THE HAGUE - Ending a nightmare for Jewish and Muslim minorities, party factions representing a majority in the Dutch Senate have stressed they would vote against the bill proposed by the small Dutch Animal Rights Party to ban ritual slaughter in the country.
It still needs to be voted on later this month, but it's unlikely that it will go through, Jurjen Bugel, a spokesman for the Upper House, who said a December 20 no would stop the proposed amended legislation in its tracks, told Agence France Presse (AFP) on Wednesday, December 14.
A proposal to ban the ritual slaughter was first submitted by a pro-animal party, the Party for Animals (PvdD).
The party, which holds two seats in the 150-seat Dutch parliament, said that such ritual slaughter causes unnecessary pain to the animal.
Last June, the Dutch parliament voted in favor of banning the ritual slaughter of animals, to the anger of Muslim and Jewish minorities in the European country.
The bill stipulates that livestock must be stunned before being slaughtered, contrary to the Muslim halal and Jewish Kosher slaughters which require animals to be fully conscious.
In parliament, the anti-Muslim Party for Freedom, led by Geert Wilders, and the ruling People's Party for Freedom and Democracy (VVD) party supported the bill.
For this to become a law, the Senate must ratify the bill during its voting session next week.
Although senators will not vote until Dec. 20, it appeared from Tuesday's debate that several parties that initially backed the ban in parliament, including ruling VVD and Labor Party, have changed their mind.
"Our faction unanimously cannot support the proposed law," said Nico Schrijver, Senate member for the Labor Party, which backed the ban in the lower house, Reuters reported.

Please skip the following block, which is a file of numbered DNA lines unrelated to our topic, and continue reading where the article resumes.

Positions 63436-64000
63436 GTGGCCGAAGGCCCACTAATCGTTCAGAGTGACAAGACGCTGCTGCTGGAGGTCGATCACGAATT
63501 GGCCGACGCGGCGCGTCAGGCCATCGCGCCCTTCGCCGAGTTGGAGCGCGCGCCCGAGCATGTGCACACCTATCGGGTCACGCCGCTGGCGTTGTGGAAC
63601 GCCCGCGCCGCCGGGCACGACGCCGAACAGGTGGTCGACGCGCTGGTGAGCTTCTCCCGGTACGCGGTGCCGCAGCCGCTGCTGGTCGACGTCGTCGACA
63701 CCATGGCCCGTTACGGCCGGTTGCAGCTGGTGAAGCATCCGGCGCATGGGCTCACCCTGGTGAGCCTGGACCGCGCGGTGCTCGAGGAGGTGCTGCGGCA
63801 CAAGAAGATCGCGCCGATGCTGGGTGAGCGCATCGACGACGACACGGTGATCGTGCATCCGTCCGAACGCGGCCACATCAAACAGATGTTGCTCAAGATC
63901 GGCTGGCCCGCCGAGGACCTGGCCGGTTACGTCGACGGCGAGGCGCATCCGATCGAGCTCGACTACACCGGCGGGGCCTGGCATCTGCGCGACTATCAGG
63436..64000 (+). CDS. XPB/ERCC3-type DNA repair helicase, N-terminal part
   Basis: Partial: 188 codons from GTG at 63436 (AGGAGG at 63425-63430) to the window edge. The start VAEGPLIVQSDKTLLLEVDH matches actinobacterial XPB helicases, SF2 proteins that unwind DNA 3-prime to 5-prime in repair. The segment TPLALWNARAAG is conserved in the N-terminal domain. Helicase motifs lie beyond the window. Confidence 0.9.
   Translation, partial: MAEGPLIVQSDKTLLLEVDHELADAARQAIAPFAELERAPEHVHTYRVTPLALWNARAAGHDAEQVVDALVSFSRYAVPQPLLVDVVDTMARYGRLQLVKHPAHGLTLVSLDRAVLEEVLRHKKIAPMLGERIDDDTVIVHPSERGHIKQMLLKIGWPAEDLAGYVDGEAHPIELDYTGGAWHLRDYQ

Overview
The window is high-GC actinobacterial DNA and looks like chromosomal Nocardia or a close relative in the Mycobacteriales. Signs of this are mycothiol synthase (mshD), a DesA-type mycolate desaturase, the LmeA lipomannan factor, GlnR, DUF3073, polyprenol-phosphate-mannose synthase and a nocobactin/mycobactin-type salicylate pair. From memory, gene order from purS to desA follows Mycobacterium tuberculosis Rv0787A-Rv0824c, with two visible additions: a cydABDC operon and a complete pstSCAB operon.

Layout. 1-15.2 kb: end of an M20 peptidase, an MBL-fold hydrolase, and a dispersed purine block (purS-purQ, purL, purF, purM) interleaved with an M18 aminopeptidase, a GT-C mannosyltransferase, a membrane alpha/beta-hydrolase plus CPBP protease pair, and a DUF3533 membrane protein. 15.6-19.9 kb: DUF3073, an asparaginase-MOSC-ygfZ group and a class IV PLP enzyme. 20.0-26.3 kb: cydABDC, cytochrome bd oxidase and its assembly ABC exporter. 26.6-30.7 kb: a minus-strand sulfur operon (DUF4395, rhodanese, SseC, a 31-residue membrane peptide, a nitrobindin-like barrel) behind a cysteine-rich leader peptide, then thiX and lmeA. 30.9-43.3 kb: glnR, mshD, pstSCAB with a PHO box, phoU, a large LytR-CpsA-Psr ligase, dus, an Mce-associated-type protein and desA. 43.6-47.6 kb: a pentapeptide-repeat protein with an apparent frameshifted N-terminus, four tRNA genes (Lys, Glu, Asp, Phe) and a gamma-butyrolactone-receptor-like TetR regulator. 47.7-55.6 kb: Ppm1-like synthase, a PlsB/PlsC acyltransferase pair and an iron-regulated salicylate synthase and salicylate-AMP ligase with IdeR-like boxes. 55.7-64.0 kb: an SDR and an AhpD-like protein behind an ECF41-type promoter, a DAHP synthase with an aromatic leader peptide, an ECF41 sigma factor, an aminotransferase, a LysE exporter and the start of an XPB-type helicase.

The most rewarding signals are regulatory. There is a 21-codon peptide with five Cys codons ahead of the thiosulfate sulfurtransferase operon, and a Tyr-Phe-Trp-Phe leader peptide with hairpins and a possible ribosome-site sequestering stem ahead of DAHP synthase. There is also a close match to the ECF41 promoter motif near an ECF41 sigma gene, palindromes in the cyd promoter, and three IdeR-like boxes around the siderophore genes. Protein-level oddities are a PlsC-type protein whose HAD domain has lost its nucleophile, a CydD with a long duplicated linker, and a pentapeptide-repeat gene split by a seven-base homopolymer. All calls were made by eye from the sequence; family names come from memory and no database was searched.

This is too much of an ad hoc solution and a symbolic law.
If the Netherlands does outlaw procedures that make meat kosher for Jews or halal for Muslims, it will be the second country after New Zealand to do so in recent years.
Ritual slaughter is currently banned in Sweden, Norway, Finland, Latvia, Estonia and Lithuania. Switzerland permits it for poultry.
Although bill was about to be blocked, Dutch authorities would continue to discuss the issue with Jewish and Muslim communities.
Minister Bleker will continue to talk to these communities to see how the suffering of animals during slaughter can be lessened, Coen Gelinck, the spokesman for Agriculture State Secretary Henk Bleker, told AFP.
Over the past few months, Jewish and Muslim leaders have been angry with the proposed ban.
Representatives of the both religious minorities insisted ritual slaughter respected the animals' welfare and that those doing the slaughtering received expert training.
European Union regulations require animals to be stunned before killing but allow exceptions for ritual slaughter, which the European Court of Human Rights has ruled is a religious right.
According to the Islamic and Jewish ritual, the animal is slaughtered by a sharp blade.
Muslims make up one million of the Netherlands's 16 million population, mostly from Turkish and Moroccan origin.
Dutch Jews number around 50,000.
Of the 500 million animals slaughtered annually for food in the Netherlands, only 1.2 million animals are slaughtered according to Muslim or Jewish traditions, Dutch statistics show.
Muslim scholars agree that Shari`ah provides a divine law of mercy that should be applied on all Allah's creations, including animals.
Islam also provides details about avoiding any unnecessary pain.